The 19 Dumbest Statements of the Past Week
by Harry Browne
April 20, 2004
Politicians are a continual source of empty rhetoric, rosy promises that are never fulfilled, meaningless mom-and-apple-pie clichés, and outright lies.
Last week was a particularly fertile one for such inanities. Here are the week's 19 dumbest political statements. At the end of the list, I'll tell you who said them.
19. "Iraq will either be a peaceful, democratic country, or it will again be a source of violence, a haven for terror, and a threat to America and to the world."
Right now Iraq is "a source of violence" and certainly "a haven for terror." Or are all those bloody scenes we see on television just reruns from Miami Vice? And, of course, Iraq was never a threat to the America.
18. "Our nation honors the memory of those who have been killed, and we pray that their families will find God's comfort in the midst of their grief. . . . we will finish the work of the fallen."
In other words, Americans will continue to die as a tribute to those who have already died.
17. "We seek an independent, free and secure Iraq."
. . . Independent and free so long as it conforms to the conditions the U.S. government has laid down.
16. "We are a liberating power, as nations in Europe and Asia can attest."
Don't forget the liberated Haitians, on whom we forced Aristide. And the liberated Iranians, on whom we forced the Shah. And the Philippines, on whom we forced Marcos. And the Dominican Republic, on whom we forced the Trujillos. And Indonesia, where the U.S. government helped Suharto liberate tens of thousands of East Timorese from the burden of living.
And what about those liberated Iraqis — carrying identity cards, going through road blocks and checkpoints, liberated from freedom of the press and freedom of assembly, occupied by a foreign power, their towns ringed by barbed wire, subject to raids and attacks without warrants by the U.S. military, liberated from the right to carry a gun and defend oneself against murderers and rapists?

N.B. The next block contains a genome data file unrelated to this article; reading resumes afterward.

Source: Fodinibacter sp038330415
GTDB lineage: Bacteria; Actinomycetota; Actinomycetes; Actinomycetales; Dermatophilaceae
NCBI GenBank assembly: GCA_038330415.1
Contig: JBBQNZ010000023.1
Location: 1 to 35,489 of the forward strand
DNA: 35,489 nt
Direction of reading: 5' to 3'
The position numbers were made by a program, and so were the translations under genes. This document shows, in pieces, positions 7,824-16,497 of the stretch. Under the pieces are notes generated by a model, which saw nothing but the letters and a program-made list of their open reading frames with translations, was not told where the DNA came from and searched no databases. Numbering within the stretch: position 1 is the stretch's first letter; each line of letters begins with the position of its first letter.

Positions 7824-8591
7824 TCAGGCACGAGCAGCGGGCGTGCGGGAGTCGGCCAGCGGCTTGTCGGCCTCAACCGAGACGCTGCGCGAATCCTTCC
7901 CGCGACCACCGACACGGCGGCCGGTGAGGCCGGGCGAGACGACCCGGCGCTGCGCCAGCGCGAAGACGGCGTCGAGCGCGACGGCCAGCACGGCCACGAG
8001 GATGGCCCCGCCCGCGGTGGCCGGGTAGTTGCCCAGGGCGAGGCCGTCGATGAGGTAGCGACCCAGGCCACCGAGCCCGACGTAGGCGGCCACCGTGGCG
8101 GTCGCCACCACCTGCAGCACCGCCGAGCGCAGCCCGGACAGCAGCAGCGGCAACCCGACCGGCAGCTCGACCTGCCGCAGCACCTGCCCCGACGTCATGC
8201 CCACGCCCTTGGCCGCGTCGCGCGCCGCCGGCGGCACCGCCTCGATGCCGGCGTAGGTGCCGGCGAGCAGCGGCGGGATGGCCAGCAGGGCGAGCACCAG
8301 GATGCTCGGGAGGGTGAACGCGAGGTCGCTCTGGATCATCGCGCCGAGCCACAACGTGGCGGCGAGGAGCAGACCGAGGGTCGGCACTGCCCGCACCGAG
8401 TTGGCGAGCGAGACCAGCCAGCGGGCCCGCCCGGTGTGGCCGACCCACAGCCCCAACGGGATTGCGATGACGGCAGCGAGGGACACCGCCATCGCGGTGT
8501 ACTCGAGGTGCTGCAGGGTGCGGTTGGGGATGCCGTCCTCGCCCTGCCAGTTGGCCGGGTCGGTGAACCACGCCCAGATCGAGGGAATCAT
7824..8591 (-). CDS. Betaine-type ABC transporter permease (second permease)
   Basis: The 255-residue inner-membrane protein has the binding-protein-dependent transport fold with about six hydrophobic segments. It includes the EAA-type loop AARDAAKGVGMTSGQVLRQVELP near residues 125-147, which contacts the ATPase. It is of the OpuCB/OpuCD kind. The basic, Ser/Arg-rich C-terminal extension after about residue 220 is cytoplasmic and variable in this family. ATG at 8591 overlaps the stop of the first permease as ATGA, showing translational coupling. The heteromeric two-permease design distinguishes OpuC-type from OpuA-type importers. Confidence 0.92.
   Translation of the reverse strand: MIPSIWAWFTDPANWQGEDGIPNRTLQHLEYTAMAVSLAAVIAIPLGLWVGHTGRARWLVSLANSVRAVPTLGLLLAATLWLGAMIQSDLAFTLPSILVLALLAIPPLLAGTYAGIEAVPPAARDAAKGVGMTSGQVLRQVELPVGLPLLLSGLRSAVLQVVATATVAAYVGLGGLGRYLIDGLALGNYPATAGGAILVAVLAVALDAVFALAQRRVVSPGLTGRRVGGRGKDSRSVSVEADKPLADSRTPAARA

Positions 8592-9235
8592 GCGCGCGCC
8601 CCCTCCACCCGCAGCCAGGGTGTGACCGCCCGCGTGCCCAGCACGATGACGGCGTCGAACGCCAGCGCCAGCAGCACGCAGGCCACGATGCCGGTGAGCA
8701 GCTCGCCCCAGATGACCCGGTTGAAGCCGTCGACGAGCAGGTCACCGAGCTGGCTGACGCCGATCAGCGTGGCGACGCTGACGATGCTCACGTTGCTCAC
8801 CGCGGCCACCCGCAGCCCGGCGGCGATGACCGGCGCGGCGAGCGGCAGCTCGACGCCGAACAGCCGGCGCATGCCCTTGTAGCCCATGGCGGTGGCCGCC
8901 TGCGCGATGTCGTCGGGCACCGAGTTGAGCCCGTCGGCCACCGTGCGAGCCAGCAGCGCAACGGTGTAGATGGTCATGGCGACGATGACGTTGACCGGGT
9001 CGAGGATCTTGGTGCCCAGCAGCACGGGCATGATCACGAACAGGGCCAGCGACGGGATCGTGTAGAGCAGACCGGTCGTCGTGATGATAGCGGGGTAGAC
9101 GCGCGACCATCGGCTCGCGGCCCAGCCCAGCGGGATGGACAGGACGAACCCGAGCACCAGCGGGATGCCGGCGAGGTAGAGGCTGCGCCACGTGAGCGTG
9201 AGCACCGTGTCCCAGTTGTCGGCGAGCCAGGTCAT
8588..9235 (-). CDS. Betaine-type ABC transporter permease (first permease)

15. "The nation of Iraq is moving toward self-rule . . . We're working closely with the United Nations envoy, Lakhdar Brahimi, and with Iraqis to determine the exact form of the government that will receive sovereignty on June 30th."
I'm sorry I must have misunderstood. I thought "self-rule" meant that people determined their own form of government — not a government determined by the U.S. government or the United Nations. This sounds more like the "self-rule" the Soviet Union gave to Poland, Czechoslovakia, and Hungary at the end of World War II.
14. "Iraqi's neighbors also have responsibilities to make their region more stable."
And they will shortly receive the appropriate ultimatums to inform them of their responsibilities.
13. "Over the last several decades, we've seen that any concession or retreat on our part will only embolden this enemy and invite more bloodshed."
I haven't seen any concessions or retreats by the U.S. government. What I have seen are invasions of Grenada, Panama, Afghanistan, and Iraq; U.S. troops stationed at over 700 foreign bases; ultimatums to foreign countries to do what American Presidents demand; resources confiscated from American taxpayers and given to brutal foreign dictators to oppress their subjects. I've yet to see any concessions or retreats, but I have seen a lot of innocent people die.
12. "We serve the cause of liberty, and that is, always and everywhere, a cause worth serving."
Speaking of liberty, have you been in an American airport lately?
Changing the World
11. "We're changing the world. And the world will be better off. . . . there's an historic opportunity here to change the world."
Which clause of the Constitution discusses the U.S. government's responsibility to change the world?
10. "[President Bush] went to the U.N., as you might recall, and said, either you take care of him, or we will. Any time an American President says, if you don't, we will, we better be prepared to. . . . And the credibility of the United States is incredibly important for keeping world peace and freedom."
In other words, the President can make any stupid threat he wants, and all Americans are obligated to back up that threat with their money and their lives. That, I guess, is how "we serve the cause of liberty."
9. "The United Nations passed a Security Council resolution unanimously that said, disarm or face serious consequences. And [Hussein] refused to disarm."
The fact that Hussein had nothing to disarm apparently is irrelevant. He should have hurried over to the nearest 7-Eleven, bought some WMDs, and then disarmed.
8. "[Hussein] had long-range missiles that were undeclared to the United Nations; he was a danger."